The town is now perhaps best known for being the birthplace, in 1937, of Saddam Hussein, who frequently liked to compare himself with Saladin. Many senior members of the Iraqi government during his rule were drawn from Saddam's own Tikriti tribe, the Al Bu Nasir, as were members of his Iraqi Republican Guard, chiefly because Saddam apparently felt that he was most able to rely on relatives and allies of his family. The Tikriti domination of the Iraqi government became something of an embarrassment to Hussein and, in 1977, he abolished the use of surnames in Iraq to conceal the fact that so many of his key supporters bore the same surname, al-Tikriti (as did Saddam himself). Saddam Hussein was buried near Tikrit in his hometown of Owja following his hanging on December 30, 2006. Year 1937 (MCMXXXVII) was a common year starting on Friday (link will display the full calendar) of the Gregorian calendar. ... Saddam Hussein Abd al-Majid al-Tikriti (28 April 1937 – 30 December 2006) was the fifth President of Iraq and Chairman of the Iraqi Revolutionary Command Council from 1979 until his overthrow by US forces in 2003. ... Salahuddin Al-Ayyubi (Arabic: , Kurdish: , Persian: , Turkish: ) known also as Saladin or Salah al-Din Yusuf (c. ... Iraqi President Saddam Hussein talks with elite Republican Guard officers in Baghdad on March 1, 2003. ... Also: 1977 (album) by Ash. ... is the 364th day of the year (365th in leap years) in the Gregorian calendar. ... Year 2006 (MMVI) was a common year starting on Sunday (link displays full 2006 calendar) of the Gregorian calendar. ...


2003

In the opening weeks of the 2003 invasion of Iraq, many observers speculated that Saddam would return to Tikrit as his "last stronghold". The town was subjected to intense aerial bombardment meant to throw Saddam's Republican Guard out of the city. On April 13, 2003 several thousand US Marines and other coalition members aboard 300 armored vehicles converged on the town, meeting little or no resistance. With the fall of Tikrit, U.S. Major General Stanley McChrystal said, "I would anticipate that the major combat operations are over." The subject of this article is the 2003 invasion of Iraq. ... is the 103rd day of the year (104th in leap years) in the Gregorian calendar. ... Year 2003 (MMIII) was a common year starting on Wednesday of the Gregorian calendar. ... United States Marine Corps Emblem The United States Marine Corps (USMC) is the second smallest of the five branches of the United States armed forces, with 170,000 active and 40,000 reserve Marines as of 2002. ...


However, during the subsequent occupation Tikrit became the scene of a number of insurgent attacks against the occupation forces. It is commonly regarded as being the northern angle of the "Sunni Triangle" within which the National Resistance is at its most intense. In June 2003, Abid Hamid Mahmud, Saddam Hussein's Presidential Secretary and the Ace of Diamonds on the most wanted 'Deck of Cards,' was captured in a joint raid by special operations forces and the 1st Battalion, 22nd Infantry Regiment of 1st Brigade, 4th Infantry Division. This article deals with the post-invasion period in Iraq and its occupation. ... The Iraq resistance movement is the armed resistance by diverse groups to the coalition occupation of Iraq. ... Map of the Sunni Triangle The Sunni Triangle refers to a roughly triangular area of Iraq to the northwest of Baghdad. ... Lieutenant General Abid Hamid Mahmud was an Iraqi military officer under Saddam Husseins deposed regime. ... The 1st Battalion is assigned again to the 4th Infantry Division at Fort Hood, TX, and deployed in 2002 to Guantanamo, Cuba, in 2003-04 to Tikrit, Iraq, and in 2005-06 to Baghdad, Iraq. ...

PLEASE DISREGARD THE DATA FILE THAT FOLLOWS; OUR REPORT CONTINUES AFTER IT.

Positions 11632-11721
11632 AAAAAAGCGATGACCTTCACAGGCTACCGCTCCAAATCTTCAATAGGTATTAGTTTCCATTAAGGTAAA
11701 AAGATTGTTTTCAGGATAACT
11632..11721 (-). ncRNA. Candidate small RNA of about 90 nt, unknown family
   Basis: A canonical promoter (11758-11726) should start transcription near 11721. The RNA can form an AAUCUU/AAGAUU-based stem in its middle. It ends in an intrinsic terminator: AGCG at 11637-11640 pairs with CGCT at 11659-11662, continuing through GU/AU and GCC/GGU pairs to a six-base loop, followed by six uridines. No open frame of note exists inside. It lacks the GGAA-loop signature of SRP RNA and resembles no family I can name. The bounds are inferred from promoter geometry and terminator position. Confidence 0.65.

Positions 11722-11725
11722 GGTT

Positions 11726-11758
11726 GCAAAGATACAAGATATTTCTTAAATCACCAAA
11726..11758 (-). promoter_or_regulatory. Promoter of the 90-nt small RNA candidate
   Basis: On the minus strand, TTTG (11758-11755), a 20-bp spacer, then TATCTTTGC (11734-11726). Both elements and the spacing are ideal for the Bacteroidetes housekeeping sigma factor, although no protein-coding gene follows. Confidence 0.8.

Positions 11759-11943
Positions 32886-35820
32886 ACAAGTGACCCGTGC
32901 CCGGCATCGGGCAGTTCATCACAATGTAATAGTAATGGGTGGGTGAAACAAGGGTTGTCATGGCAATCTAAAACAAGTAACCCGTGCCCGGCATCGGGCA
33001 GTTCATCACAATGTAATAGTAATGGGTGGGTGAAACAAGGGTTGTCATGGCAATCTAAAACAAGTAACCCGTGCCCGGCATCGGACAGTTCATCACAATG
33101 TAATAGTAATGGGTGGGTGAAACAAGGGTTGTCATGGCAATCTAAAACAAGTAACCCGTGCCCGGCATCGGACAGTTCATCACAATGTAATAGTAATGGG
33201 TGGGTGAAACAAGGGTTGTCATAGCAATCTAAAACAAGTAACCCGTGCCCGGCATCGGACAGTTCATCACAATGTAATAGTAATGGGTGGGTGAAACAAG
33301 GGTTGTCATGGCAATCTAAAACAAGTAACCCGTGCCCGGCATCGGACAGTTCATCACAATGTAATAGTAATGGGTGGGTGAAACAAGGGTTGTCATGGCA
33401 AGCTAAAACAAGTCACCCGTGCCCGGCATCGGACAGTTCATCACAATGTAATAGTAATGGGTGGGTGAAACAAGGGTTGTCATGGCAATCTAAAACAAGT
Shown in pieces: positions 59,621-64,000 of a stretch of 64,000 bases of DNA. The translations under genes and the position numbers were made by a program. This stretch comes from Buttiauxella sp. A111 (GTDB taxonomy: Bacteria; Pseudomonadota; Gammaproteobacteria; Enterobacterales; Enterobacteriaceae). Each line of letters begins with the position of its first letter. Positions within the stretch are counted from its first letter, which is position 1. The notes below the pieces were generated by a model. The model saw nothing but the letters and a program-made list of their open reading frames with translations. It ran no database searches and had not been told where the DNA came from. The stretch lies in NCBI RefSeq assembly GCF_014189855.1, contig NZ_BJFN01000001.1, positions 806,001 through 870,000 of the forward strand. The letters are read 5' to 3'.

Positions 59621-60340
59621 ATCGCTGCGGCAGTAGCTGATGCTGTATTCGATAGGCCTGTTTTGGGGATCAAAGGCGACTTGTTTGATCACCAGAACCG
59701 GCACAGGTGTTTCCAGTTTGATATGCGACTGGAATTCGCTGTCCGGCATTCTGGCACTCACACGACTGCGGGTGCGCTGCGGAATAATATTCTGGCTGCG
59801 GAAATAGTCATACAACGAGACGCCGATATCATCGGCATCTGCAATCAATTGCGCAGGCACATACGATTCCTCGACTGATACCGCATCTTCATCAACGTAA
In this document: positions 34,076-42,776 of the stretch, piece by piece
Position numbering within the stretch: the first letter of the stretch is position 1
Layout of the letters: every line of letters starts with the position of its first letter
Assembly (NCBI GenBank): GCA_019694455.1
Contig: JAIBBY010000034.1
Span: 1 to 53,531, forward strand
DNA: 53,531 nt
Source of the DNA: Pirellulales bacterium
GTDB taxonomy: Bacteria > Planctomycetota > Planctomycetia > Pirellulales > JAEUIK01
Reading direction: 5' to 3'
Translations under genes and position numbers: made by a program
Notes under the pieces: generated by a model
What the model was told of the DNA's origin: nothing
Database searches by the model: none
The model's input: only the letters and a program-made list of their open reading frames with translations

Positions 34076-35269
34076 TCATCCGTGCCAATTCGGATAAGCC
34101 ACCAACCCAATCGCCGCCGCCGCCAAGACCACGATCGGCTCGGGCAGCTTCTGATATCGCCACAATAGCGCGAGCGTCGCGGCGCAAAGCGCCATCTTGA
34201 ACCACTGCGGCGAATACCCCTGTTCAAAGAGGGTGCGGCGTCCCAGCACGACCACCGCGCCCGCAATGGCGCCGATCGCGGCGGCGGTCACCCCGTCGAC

After the fall of Baghdad, Saddam Hussein was also sheltered in and around Tikrit by relatives, supporters and allies for a period of about six months. During his final period in hiding, he lived just outside the town of ad-Dawr, fifteen kilometres south of Tikrit on the eastern bank of the Tigris, a few kilometers southeast of his hometown of Owja. He was captured by Coalition forces, primarily the U.S. 4th Infantry Division, on December 13, 2003. Baghdad (Arabic: ) is the capital of Iraq and of Baghdad Governorate. ... Ad-Dawr is a small agricultural town near the Iraqi town of Tikrit, Saddam Husseins birthplace. ... It has been suggested that this article or section be merged into Multinational Force Iraq. ... It has been suggested that U.S. 1st Brigade 4th Infantry Division be merged into this article or section. ... December 13 is the 347th day of the year (348th in leap years) in the Gregorian calendar. ... Year 2003 (MMIII) was a common year starting on Wednesday of the Gregorian calendar. ...


During the 2003 invasion of Iraq, AFN Iraq ("Freedom Radio") broadcast propaganda and entertainment within Tikrit, among other locations. AFN Iraq is the American Forces Network of radio stations within Iraq. ...


2005